Is Facebook Live The Future Of Events? Why It Probably Is And What It Means For Associations

In November, we attended an education session put on by the Trillium Chapter of the Canadian Society of Association Executives. The structure of the session saw groups of seven to nine attendees rotate between five tables. At each table, there was an expert in a different area (such as technology or communication) who would facilitate a half hour discussion around relevant issues before attendees would rotate once again.

While discussing association events and conferences at one table, the talk centred around webcasting. Someone asked the facilitator, an expert in event planning, webinar development and video conferencing, this question, “Have you ever used Facebook Live as a way to reach an association’s offsite members during a conference?” Her answer was brief, but very telling, “I haven’t yet, but I wouldn’t be surprised if that becomes a huge factor in the next year and I wouldn’t be surprised if I’m out of business in three years because of it.”

It’s never good to hear that technology might put someone out of a job, but here was an expert in her field, a top-flight event planner with decades of experience in the association industry, predicting the rise of Facebook Live’s influence on conferences and with such certainly.

It’s obvious that we might just be on the brink of a total shift in the way association’s engage their members online and plan their events. Facebook Live, the free streaming tool offered by the social media platform that allows organizations to set up live video feeds that can be watched on the Social Network, is only growing in popularity as people realize its potential.

With that lead in, here are five ways Facebook Live could change the way associations conduct their events and what impact this could have.

Economies Of Scale Kick In

Facebook is free and therefore, Facebook Live is free. If an association uses Facebook Live, an open, accessible and free tool, to allow people to take in its events, it could have a huge domino effect on the way the organization views the financial investments and returns from the event.

If more people take in the event online, less people go to the event in person. This means less registration dollars flowing in, but also, less money spent on food, space, decor, swag and almost everything else. Yes, the association doesn’t make as much money on one, big event, but it could open the door to the association conducting multiple events across the city, province or country that rake in even more revenue and allow for even more creativity, meaningful networking and exclusive benefits for in person attendees.

Non-member Attendees Take Over

Again, Facebook Live is so widely accessible that it turns the usual attendee demographics on its head. While at a traditional association event, the room would contain 75%-85% members, an event streamed on Facebook Live may have an even 50-50 split or perhaps more non-member attendees.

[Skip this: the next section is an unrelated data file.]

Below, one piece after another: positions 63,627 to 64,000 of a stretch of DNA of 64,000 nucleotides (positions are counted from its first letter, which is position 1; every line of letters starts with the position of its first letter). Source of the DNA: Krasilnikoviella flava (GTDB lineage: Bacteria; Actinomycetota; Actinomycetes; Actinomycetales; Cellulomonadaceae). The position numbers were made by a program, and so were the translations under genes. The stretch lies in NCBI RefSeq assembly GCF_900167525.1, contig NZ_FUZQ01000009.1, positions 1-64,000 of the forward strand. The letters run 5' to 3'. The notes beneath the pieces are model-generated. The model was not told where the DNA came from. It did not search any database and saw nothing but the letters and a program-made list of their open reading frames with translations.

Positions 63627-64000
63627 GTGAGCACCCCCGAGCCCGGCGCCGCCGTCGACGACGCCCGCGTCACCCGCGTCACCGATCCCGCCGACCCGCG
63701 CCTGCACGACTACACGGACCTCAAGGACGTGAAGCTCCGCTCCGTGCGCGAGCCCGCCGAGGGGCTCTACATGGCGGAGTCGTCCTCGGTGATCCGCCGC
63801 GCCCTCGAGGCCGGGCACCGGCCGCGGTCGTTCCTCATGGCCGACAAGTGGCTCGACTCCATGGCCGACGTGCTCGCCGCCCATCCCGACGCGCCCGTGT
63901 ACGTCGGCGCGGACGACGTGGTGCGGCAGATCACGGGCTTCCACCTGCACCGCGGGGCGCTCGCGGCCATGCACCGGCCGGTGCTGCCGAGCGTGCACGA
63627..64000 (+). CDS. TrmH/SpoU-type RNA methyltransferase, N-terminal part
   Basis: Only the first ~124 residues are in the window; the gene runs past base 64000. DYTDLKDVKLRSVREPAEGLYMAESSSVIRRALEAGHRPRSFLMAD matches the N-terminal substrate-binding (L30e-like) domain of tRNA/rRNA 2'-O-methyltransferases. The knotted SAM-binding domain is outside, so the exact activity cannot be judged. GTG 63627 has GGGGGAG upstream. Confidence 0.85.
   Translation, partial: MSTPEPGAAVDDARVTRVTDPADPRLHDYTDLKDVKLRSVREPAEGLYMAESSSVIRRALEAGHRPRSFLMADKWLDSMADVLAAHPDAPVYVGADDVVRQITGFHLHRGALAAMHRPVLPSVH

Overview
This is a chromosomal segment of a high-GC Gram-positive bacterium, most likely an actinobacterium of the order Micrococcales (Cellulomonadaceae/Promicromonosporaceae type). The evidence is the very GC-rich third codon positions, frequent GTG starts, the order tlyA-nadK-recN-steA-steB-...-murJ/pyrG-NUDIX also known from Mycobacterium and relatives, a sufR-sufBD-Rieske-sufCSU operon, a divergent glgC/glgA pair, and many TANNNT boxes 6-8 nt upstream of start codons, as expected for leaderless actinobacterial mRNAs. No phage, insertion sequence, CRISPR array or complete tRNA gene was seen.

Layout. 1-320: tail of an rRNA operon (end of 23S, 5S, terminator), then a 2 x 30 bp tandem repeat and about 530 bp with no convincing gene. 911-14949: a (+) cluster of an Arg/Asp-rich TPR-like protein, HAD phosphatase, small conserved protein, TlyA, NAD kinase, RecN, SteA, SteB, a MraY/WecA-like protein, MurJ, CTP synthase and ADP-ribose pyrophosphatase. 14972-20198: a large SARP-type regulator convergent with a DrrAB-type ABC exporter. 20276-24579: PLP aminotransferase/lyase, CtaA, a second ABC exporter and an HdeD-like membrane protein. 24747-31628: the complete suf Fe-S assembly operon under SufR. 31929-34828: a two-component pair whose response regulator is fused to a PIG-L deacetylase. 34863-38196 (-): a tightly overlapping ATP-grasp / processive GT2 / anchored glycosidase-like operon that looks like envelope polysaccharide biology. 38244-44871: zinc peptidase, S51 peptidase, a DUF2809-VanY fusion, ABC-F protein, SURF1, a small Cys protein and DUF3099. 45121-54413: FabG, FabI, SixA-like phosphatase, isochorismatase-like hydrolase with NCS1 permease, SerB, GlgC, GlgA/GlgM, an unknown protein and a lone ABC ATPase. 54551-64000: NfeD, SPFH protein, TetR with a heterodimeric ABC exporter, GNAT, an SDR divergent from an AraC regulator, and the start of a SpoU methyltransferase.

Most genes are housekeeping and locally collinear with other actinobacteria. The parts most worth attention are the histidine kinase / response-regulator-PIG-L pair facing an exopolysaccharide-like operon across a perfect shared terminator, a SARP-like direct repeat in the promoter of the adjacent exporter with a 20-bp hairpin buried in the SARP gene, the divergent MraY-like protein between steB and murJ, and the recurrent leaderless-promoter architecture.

This isn’t necessarily a bad thing, but it does mean associations will need to get creative with the presentation of the event, the extras it offers members and the follow up it conducts after the event. If a larger number of non-members are watching your event on Facebook Live, it makes in-person networking even more of a priority and will force associations to think more about how they present the association’s brand and its benefits during the event and how it follows up with non-members in an effort to convert them to members. If done right, this could have a huge effect on member recruitment.

Head Event Planners Become Head Moderators 

While Facebook Live offers a chance for off-site attendees to experience an event, it also gives them an opportunity to connect with other off-site attendees, in person attendees and presenters like never before because of its commenting and chat feature. While this has many different consequences, potentially positive and negative, one of them is the role of an association’s staff.

Event planners and other association staff may be required to transform into expert moderators due to Facebook Live’s robust and established live chat feature. Sorting through comments and questions and presenting them to the in person audience and the speaker has the potential to become both an art and a crucial skill. With such a large audience watching and engaging online and another expectant audience in person, it will become essential to bridge the two worlds through a moderator and associations better have a strategy to cope with this reality.

The Freemium Model Becomes More Popular

One of the key words we use over and over again in regards to Facebook Live is “free” and that’s because using it for an association event shatters the business-as-usual game plan of association conferences where everything is paid for, but everything is top quality. Navigating this new normal will require some fancy footwork and a focus on mastering the Freemium model.